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Foxtail Grass Dangerous to Dogs

by: Marilyn Pokorney
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Copyright: 2005 Marilyn Pokorney

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-----------------------------------

If you have dogs, keep the foxtail out of your lawn!

Foxtail is a common annual grass usually considered a weed.
It grows one to three feet tall, with branching and some
spreading at ground level. Leaf blades are 4 to 15 inches
long. Flower heads are dense spikes with yellow to reddish,
green or purplish bristles. As foxtail matures, seeds are
formed at the top of the stalk. The bushy seeds are what
gives the plant the name of "foxtail".

When mature, the seeds detach easily from the plant. This
is natures way of making sure that the plant reproduces.
The seeds easily cling to clothing, fur, and hair. The
seeds always move forward thus penetrating the skin.

The seeds found in the ears, eyes and nose are very serious
and can become life threatening. But no body part is
immune. The seeds have been found in the urethra, vagina,
anal glands, brain, and spinal cord. In one case a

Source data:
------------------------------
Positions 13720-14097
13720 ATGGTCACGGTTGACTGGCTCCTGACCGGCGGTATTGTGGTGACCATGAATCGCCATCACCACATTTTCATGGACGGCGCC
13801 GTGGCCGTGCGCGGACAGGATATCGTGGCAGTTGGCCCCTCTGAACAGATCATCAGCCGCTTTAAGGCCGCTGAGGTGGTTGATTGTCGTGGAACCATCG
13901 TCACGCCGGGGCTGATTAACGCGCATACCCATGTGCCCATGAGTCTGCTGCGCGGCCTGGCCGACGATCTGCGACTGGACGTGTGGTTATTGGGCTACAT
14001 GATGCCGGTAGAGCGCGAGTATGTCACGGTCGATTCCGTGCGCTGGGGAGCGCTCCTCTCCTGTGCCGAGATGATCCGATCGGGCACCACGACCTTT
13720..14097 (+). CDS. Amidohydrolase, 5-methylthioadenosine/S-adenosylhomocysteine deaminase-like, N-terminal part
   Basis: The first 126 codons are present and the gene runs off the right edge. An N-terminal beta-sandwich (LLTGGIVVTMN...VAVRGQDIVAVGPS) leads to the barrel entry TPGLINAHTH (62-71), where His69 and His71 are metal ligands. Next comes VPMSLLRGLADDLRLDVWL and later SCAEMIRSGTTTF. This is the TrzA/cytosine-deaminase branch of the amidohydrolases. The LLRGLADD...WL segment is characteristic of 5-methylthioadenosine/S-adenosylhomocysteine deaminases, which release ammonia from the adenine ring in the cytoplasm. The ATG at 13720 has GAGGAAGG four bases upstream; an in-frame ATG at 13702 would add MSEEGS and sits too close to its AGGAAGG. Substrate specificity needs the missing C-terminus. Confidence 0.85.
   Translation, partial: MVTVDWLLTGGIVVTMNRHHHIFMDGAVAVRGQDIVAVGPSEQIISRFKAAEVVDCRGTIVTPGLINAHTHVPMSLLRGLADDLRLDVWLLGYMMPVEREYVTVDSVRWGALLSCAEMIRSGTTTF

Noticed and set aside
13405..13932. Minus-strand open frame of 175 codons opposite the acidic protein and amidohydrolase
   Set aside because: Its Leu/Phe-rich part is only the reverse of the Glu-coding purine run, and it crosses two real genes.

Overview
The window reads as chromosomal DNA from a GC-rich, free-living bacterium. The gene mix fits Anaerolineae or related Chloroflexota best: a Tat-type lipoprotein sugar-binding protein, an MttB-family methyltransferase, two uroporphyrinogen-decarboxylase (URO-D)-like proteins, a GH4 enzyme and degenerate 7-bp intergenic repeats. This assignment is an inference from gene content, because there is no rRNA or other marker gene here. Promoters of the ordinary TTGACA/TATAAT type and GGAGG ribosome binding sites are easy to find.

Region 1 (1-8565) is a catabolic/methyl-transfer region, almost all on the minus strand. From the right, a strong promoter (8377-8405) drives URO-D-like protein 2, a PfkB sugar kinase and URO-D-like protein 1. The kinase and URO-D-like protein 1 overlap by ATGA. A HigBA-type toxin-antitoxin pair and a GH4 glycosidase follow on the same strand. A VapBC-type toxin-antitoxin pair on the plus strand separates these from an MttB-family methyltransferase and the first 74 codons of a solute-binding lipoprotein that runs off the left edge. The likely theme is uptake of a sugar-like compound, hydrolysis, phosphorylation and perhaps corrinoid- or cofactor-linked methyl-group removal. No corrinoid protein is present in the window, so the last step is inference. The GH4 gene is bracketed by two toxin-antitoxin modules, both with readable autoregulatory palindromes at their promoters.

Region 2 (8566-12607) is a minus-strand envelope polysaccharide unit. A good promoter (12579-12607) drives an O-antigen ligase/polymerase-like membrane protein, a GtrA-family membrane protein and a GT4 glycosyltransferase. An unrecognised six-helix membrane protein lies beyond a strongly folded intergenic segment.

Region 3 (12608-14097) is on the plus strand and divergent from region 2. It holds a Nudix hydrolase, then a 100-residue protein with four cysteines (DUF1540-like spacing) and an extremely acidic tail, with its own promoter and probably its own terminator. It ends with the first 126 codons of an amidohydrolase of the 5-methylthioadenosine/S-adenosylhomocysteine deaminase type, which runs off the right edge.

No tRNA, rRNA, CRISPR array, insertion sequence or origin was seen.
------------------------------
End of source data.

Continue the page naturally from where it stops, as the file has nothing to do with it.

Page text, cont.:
veterinarian found the seed in the lung but the original
site of entry was the paw. The seeds also gain entry
through open wounds.

Foxtail seeds are very tiny so veterinarians usually go by
symptoms.

If in the nasal cavity, the dog sneezes repeatedly and
violently often hitting the nose on the floor. If a bloody
discharge is noticed assume it's a foxtail seed.

If in the eye, the dog paws at the eye and the eye waters.
If an eye is glued shut it is most likely a foxtail seed.

If the seed is in the ear the dog shakes its head violently
from side to side. Sometimes the dog paws a the eyes or
ear, shaking the head and squints.

In the mouth foxtail seeds can cause gagging or difficulty
swallowing. If the seed gets caught between the teeth, in
the gums, back of throat, or tongue problems can result.

If the seed lodges in the paw or under the coat a lump will
form that is painful to the touch. Other symptoms include
rubbing the head on the ground and going round in circles,
licking or biting at the rectum or other body parts, or
yelping or shining for no obvious reason.

Foxtail seeds can cause fatalities when they reach internal
organs.

In any case, do not attempt to treat the animal yourself.
Get professional help.

Get rid of all foxtail in your lawn or yard. If foxtail
grows in your yard mow the grass often, especially in late
spring when the plant grows most rapidly. This prevents the
plant from ever setting seed.

Avoid parks, or other recreational areas where you know
foxtail grows.

Always brush and inspect your dogs coat after being in
grassy areas. Dogs with long hair are even more likely to
attract the seeds than shorthaired breeds.

Examine your dogs eyes and ears.

For more information on how to control foxtail:

http://www.apluswriting.net/garden/foxtails.htm

About the author:

Author: Marilyn Pokorney
Freelance writer of science, nature, animals and the
environment.
Also loves crafts, gardening, and reading.
Website: http://www.apluswriting.net